The One Type Of Juice You Should Never Drink After The Expiration Date Has Passed

When it comes to hydrating and refreshing the palate, there are times when a simple glass of water simply doesn't cut it. When only something sweet, tart, and fruity will do the trick, juice is the obvious solution.

Like most food products, store-bought juices are usually adorned with expiration dates, as per American state food distribution standards. Some consumers follow these dates religiously, but others are a little more sparing. The truth is, the dates printed on the packaging usually do not have to do with the lifetime of the products and when they're no longer safe to consume. Rather, they're meant for retailers to know when they should stop selling the products.

When it comes to juices, it's generally okay to keep most of them around a few days later than the printed date. But you'd be much safer tossing one particular type as soon as that date arrives.

You'd be hard-pressed to find a long-lasting cold-pressed juice

The safety of juice has less to do with the specific fruits or vegetables and more to do with the juicing process. And cold-pressed juices should not be consumed after they pass their expiration dates.

The cold-pressed juicing process is an alternative to the industrial juicing process; the juice is extracted by hydraulic presses rather than by a traditional centrifugal extractor. This process helps preserve the nutrients that are naturally found in the pressed fruits.

The problem is that pasteurization is part of those traditional heating methods. Pasteurization is a heat treatment for products prone to contamination by disease-causing bacteria. This treatment is almost always applied to the juice and cow's milk varieties sold at grocery stores. Pasteurizing these products not only extends their lives in the fridge but also decreases the likelihood that their consumers contract food-borne illnesses. Cold-pressing is a pasteurization-free process, which makes the likelihood of contamination in the juice product much higher.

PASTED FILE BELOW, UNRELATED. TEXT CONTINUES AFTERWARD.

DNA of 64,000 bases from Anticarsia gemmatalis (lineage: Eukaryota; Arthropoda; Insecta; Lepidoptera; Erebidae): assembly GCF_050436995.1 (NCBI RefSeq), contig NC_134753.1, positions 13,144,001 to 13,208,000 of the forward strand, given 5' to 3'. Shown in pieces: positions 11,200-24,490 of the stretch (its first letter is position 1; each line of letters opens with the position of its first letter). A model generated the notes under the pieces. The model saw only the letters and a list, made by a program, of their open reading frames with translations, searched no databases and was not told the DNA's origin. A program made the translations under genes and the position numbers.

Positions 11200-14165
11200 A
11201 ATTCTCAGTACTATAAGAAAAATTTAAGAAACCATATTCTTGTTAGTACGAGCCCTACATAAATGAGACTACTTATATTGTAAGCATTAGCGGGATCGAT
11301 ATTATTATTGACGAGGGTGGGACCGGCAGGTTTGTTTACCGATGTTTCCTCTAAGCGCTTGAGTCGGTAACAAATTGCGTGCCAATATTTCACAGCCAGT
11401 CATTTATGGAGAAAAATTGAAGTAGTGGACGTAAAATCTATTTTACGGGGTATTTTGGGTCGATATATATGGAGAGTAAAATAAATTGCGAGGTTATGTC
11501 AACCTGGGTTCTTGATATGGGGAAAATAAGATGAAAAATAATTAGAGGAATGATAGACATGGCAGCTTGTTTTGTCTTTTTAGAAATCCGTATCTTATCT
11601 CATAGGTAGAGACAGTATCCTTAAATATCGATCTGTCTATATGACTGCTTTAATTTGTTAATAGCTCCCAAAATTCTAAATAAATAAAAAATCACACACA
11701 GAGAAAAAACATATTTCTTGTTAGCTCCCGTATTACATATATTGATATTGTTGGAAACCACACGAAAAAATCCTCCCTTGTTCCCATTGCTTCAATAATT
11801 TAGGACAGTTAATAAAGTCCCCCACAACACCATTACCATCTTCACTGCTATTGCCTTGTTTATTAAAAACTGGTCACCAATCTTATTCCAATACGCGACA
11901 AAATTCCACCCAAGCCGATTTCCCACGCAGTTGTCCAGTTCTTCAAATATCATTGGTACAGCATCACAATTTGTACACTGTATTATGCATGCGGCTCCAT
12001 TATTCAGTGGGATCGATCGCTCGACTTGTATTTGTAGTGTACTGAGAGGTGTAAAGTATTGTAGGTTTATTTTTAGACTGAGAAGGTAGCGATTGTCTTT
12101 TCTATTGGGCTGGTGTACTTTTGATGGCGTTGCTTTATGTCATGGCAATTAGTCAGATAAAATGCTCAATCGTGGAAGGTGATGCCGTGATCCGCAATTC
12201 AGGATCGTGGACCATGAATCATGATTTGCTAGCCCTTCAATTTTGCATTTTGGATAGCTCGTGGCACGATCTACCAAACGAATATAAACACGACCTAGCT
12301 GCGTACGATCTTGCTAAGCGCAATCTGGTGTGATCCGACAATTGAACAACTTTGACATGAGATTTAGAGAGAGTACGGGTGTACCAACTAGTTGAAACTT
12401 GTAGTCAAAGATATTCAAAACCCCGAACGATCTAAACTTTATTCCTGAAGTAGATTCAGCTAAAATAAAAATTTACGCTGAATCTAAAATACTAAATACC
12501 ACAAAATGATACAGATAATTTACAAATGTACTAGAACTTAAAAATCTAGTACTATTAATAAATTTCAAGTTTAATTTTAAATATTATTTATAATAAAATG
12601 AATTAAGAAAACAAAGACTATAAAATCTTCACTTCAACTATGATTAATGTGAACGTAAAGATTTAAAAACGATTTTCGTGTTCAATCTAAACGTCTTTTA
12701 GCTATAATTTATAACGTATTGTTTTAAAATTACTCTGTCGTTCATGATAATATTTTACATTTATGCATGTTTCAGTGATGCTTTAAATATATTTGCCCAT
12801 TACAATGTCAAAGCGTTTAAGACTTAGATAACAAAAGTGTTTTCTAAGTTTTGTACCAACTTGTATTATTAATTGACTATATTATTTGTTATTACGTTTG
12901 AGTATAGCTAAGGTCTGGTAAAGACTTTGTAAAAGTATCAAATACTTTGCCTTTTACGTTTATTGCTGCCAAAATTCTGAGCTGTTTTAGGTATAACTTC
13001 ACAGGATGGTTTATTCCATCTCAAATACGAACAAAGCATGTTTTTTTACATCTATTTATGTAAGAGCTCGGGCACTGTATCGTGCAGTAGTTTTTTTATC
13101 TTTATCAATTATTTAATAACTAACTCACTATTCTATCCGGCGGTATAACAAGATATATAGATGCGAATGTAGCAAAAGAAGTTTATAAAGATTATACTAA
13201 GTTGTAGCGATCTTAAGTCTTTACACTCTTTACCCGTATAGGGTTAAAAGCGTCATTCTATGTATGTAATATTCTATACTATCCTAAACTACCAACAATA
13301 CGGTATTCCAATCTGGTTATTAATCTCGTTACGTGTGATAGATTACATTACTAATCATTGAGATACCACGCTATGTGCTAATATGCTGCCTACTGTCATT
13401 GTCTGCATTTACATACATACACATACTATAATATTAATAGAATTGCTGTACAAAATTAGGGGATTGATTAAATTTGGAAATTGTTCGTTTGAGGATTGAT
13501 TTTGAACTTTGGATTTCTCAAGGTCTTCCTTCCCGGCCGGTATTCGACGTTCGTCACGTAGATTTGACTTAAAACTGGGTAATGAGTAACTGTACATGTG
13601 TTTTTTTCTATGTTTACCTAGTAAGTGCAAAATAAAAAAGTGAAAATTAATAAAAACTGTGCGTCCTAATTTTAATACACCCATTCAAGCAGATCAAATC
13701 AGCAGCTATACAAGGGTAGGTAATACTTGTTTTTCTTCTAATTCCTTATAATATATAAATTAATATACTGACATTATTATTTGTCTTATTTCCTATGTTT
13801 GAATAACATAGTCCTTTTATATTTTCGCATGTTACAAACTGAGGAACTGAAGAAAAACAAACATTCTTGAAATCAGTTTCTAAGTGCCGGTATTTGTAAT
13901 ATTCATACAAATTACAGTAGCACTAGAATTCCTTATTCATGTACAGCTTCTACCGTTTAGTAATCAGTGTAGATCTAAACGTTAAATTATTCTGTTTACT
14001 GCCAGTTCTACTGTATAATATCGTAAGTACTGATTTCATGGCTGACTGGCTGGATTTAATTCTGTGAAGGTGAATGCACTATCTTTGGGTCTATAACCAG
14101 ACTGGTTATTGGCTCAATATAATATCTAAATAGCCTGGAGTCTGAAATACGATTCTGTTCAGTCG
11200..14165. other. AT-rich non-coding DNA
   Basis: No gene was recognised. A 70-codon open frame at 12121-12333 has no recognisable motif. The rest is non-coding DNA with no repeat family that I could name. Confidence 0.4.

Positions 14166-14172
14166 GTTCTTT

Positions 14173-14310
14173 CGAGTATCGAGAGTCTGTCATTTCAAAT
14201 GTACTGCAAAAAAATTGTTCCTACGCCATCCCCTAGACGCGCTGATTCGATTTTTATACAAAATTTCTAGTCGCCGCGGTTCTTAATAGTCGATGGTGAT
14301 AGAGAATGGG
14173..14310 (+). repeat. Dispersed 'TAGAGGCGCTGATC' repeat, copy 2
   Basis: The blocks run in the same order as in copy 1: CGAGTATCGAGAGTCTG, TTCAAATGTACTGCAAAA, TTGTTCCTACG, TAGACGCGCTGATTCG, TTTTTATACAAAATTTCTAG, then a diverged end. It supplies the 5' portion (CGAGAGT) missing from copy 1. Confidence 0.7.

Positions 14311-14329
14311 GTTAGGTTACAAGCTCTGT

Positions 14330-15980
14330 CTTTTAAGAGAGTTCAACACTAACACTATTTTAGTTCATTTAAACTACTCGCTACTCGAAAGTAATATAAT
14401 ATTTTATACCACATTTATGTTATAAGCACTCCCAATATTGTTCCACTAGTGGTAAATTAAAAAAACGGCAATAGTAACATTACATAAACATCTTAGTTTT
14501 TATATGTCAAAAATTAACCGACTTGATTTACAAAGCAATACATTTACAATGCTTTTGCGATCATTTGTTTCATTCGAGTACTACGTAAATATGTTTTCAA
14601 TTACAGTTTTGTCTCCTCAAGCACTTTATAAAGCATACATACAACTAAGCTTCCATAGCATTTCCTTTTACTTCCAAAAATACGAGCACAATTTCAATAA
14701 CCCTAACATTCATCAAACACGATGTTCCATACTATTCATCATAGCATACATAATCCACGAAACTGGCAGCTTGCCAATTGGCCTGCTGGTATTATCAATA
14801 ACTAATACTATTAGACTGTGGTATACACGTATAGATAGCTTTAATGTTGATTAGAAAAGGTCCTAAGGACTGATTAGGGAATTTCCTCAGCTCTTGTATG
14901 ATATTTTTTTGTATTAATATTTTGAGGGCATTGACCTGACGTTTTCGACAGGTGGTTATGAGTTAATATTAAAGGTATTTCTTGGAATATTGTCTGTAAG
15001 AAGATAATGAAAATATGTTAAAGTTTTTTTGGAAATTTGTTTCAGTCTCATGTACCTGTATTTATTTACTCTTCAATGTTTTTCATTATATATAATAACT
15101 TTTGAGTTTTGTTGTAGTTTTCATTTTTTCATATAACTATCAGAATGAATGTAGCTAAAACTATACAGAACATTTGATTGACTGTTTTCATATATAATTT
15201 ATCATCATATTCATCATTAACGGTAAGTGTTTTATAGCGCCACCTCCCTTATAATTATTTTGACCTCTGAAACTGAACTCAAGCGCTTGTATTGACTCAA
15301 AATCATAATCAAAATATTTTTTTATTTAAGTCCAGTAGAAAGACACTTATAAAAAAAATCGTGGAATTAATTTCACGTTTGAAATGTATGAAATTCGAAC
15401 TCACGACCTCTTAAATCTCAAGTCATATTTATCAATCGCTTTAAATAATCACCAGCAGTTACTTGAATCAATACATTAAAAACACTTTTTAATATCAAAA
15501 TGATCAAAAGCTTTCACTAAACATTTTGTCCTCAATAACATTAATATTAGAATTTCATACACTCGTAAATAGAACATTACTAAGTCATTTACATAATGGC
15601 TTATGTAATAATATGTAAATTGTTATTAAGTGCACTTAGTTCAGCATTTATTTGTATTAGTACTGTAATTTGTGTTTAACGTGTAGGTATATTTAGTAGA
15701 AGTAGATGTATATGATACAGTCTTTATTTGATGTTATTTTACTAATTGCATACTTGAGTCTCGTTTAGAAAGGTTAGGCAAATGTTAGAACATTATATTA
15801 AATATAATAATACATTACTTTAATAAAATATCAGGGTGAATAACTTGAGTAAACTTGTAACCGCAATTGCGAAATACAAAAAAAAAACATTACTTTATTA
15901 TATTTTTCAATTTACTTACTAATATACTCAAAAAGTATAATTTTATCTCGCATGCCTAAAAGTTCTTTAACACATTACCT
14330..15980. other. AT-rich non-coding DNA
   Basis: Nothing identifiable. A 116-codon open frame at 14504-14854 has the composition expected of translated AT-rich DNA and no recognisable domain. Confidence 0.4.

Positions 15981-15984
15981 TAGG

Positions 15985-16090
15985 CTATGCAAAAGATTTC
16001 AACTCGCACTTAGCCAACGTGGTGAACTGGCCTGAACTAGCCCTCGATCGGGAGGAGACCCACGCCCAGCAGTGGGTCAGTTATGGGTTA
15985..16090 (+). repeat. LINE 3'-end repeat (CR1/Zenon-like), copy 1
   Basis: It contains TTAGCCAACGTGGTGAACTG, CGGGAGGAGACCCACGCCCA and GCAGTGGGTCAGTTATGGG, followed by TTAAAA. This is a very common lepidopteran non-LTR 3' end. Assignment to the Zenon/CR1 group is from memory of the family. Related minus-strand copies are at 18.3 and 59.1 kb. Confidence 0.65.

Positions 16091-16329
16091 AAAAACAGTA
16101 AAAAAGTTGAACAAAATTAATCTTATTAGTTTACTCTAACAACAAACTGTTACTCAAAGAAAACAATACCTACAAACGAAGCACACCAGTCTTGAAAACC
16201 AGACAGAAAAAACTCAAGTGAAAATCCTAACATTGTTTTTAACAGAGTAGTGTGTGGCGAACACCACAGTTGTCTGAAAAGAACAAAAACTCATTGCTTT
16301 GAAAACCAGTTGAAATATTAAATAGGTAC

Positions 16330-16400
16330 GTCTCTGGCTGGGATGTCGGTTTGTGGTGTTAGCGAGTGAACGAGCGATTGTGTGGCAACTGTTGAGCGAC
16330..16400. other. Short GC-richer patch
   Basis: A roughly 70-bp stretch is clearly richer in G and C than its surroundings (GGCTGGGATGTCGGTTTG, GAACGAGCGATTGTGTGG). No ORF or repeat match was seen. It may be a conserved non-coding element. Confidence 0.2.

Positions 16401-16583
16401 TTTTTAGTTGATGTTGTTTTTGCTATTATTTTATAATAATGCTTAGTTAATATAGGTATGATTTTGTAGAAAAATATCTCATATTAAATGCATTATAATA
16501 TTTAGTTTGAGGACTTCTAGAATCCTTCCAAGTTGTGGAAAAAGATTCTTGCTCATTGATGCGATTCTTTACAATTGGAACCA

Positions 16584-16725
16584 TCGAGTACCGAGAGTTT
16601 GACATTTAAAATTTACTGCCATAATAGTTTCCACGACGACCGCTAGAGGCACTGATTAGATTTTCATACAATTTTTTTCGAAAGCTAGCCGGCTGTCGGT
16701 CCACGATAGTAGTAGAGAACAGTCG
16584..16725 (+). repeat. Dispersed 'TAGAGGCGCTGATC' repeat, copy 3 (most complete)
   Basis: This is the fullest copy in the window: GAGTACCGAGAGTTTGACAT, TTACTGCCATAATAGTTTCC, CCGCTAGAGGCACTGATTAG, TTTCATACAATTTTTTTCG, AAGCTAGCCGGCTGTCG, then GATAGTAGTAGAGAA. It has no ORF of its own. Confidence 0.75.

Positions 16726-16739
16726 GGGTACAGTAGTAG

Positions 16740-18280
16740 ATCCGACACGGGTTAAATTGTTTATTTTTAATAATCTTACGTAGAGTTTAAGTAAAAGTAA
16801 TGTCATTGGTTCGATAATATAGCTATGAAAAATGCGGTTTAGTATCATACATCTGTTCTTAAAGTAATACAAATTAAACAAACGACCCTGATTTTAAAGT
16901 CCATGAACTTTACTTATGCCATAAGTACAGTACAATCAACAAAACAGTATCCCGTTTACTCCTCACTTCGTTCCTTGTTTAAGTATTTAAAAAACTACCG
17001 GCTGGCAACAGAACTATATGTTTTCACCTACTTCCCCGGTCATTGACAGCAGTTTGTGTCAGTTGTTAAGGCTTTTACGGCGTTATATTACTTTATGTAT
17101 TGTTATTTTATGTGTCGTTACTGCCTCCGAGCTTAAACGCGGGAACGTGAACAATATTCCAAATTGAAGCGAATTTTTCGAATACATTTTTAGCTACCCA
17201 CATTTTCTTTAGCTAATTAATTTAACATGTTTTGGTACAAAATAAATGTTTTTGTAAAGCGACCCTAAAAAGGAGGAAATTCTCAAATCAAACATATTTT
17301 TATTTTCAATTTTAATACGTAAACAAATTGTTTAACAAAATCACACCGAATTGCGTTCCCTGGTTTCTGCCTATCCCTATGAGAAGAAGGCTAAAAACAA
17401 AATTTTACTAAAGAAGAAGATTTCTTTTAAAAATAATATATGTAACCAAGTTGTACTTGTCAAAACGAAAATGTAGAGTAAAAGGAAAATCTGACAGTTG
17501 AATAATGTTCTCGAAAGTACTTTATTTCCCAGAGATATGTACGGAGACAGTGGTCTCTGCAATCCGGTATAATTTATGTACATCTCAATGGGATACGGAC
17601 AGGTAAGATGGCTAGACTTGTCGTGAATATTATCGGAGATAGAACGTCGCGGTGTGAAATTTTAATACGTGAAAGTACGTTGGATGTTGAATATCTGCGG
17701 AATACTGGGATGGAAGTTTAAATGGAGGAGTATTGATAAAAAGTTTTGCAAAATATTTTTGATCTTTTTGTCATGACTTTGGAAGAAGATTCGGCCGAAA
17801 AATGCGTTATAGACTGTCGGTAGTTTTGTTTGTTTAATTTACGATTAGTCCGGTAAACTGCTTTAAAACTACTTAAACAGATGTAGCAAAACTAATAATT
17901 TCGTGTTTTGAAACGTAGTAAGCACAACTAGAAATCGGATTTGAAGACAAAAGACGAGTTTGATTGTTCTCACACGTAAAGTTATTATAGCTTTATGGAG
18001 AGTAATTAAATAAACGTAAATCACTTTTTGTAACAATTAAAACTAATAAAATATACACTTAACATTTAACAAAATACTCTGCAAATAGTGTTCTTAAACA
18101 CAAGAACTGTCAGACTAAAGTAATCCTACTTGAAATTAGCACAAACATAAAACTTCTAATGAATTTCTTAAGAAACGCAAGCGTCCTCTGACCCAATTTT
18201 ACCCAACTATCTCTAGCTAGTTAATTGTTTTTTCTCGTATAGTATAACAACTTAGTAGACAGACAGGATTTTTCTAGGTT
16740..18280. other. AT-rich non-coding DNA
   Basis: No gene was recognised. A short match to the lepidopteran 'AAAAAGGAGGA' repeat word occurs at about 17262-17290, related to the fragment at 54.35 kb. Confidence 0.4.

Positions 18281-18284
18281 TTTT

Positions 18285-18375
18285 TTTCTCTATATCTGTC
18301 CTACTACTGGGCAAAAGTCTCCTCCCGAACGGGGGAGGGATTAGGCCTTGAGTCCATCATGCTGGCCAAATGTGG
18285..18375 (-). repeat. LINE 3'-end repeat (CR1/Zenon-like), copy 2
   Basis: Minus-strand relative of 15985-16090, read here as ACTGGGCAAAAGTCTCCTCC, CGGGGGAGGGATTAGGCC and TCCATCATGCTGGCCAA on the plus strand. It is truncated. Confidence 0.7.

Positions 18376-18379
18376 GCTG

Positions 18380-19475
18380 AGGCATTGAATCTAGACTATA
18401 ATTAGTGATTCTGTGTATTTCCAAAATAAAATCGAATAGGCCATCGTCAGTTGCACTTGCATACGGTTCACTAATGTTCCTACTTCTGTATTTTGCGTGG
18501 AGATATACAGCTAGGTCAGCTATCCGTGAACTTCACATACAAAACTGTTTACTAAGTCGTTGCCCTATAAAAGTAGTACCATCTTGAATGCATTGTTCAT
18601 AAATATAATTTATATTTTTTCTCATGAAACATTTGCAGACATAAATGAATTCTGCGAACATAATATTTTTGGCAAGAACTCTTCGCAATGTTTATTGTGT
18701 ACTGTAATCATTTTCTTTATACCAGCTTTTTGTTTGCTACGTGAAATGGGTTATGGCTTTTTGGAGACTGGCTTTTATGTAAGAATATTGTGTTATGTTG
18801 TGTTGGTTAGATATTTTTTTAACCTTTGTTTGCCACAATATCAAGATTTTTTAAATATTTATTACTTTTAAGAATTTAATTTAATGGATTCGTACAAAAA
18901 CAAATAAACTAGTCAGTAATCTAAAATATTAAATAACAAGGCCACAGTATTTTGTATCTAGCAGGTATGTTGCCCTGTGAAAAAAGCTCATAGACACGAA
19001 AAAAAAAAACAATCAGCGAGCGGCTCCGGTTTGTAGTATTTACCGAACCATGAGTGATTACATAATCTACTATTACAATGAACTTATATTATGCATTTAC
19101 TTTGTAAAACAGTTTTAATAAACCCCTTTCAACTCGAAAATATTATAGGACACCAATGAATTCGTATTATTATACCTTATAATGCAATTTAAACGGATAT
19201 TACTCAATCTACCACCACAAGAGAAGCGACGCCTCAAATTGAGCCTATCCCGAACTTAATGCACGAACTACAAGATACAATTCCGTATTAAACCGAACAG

The case for cold-pressed juice

This is not to say that cold-pressed juices should be avoided at all costs. Freshly made, cold-pressed juices are full of benefits that are hard to find in industrially made juices. Cold-pressed juices retain all of the vitamins, minerals, and antioxidants that fruits and vegetables have to offer. On top of their denser nutrient contents, the flavors in cold-pressed juices are simply fresher — as lively and potent as the fruits and vegetables themselves.

If you opt for cold-pressed juice, it's recommended that you drink it within two to three days of buying it and keep it refrigerated during that time.

Whether you prefer it from a juice box or a bottle, straight up or mixed in a cocktail, apple or orange, cold-pressed or heated, juice is one of those simple pleasures that rarely loses its appeal as time goes by. Don't be afraid to enjoy at as you like it, but consider the pros and cons of both juice types.